Citi Says Revlon Debacle Shows Loan Operations Need Overhaul
(Bloomberg) -- Citigroup Inc. said an internal analysis of its accidental transfer of $900 million to a group of lenders has reinforced the need to upgrade loan operations.
The firm cited the incident in its annual proxy filing on Wednesday that details executives’ pay, noting it created a “significant franchise concern” for the company. The bank sent the payment in August to a group of lenders to the troubled cosmetics giant Revlon Inc.
The firm mentioned the incident when it gave a “3” rating to Paco Ybarra, head of its institutional clients group, and Michael Whitaker, head of enterprise infrastructure, operations and technology, on their management of overall risk and control. The firm rates its executives on a scale of 1 to 5, with 1 signifying “exceptional” and 5 being “not effective.”
Citigroup was already upgrading systems for loan operations when the wayward payment was made. Since the incident, it has spent much of the intervening months embroiled in an embarrassing court battle trying to recoup the roughly $500 million lenders still haven’t returned.
Citigroup, which earlier this month installed Jane Fraser as chief executive officer, last year also entered into a pair of consent orders with the Office of the Comptroller of the Currency and the Federal Reserve after both regulators found deficiencies in underlying systems and technologies.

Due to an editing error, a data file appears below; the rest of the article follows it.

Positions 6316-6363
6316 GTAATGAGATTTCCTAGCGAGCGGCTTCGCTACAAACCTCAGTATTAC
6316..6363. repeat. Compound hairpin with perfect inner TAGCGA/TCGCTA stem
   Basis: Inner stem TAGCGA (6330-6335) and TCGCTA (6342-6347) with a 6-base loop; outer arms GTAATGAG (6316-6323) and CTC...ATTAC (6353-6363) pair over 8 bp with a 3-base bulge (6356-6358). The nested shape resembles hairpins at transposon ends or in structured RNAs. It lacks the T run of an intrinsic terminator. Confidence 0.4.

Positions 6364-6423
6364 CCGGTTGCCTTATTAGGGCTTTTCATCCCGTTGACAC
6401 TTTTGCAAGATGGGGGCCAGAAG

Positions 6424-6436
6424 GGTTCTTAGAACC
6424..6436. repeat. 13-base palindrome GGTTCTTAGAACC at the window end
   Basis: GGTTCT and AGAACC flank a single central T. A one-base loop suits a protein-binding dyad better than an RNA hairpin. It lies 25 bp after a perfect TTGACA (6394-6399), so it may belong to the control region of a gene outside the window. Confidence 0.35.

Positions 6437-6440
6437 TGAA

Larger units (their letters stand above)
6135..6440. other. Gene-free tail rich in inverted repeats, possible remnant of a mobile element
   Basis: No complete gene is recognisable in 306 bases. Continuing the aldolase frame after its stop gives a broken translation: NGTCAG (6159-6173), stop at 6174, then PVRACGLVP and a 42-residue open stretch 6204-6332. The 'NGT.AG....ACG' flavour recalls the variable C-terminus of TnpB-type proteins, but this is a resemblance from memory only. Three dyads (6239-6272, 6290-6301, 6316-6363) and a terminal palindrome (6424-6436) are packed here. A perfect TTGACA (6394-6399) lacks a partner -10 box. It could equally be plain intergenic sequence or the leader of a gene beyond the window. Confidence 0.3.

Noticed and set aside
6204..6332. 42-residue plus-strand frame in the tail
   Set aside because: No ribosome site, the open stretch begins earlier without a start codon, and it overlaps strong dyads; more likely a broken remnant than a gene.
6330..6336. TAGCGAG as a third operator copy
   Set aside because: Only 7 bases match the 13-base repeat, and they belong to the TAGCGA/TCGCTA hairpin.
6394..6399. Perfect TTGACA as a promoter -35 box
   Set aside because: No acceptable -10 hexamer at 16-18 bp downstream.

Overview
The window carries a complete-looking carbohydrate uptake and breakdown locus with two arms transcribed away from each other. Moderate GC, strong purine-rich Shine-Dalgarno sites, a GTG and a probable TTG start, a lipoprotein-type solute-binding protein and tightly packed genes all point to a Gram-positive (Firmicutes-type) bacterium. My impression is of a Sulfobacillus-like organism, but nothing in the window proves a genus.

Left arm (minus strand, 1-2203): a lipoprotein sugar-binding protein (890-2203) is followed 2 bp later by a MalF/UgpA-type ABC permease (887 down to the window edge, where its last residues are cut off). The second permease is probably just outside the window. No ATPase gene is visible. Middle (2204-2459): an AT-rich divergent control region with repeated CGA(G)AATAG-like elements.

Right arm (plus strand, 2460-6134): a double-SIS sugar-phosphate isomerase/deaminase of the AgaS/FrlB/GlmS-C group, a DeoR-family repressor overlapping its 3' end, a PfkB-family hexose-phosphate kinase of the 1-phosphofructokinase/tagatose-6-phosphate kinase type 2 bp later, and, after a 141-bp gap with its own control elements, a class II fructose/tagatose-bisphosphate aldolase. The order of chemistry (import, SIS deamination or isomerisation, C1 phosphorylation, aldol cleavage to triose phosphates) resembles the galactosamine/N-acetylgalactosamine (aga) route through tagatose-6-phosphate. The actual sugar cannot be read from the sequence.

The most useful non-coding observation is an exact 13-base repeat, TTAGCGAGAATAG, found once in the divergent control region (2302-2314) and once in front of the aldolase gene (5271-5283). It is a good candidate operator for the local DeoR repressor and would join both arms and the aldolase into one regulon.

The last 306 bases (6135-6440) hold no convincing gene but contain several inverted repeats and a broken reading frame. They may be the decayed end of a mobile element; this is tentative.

“The board has focused on a smooth transition for Jane as she takes the reins, and we believe that has put her in an excellent position to address the challenges facing the company,” the lender’s board, led by Chairman John Dugan, said in the proxy filing. “First among these, as the consent orders described above made painfully clear, is the need to fundamentally change the company’s risk and control environment.”
The board created a committee to help oversee the regulatory work. The firm also announced it is now using a new compensation tool to evaluate 400 of its top executives who have the ability to expose Citigroup to material amounts of risk.
Citigroup’s board recommended that shareholders reject a proposal brought by CtW Investment Group that would require the bank to analyze how it adversely affects communities of color and other non-White stakeholders.
CtW said the lender has a “conflicted history” addressing racial injustice, arguing that many checking fees and minimum account balances often disproportionately impact people of color.
Citigroup last year pledged more than $1 billion to help close the racial wealth gap. The lender has also said it hopes to increase the share of U.S. Black employees in its assistant vice president through managing director levels to at least 8% from 6% in 2018.
“Citi believes it is already addressing the intent of this proposal -- to help Citi identify, prioritize, remedy and avoid adverse impacts on non-White stakeholders and communities of color -- thereby rendering the proposal unnecessary,” the board said. “While we disagree with the overall approach in this proposal, we are completely aligned with its stated goal of addressing racial inequity in the financial sector.”
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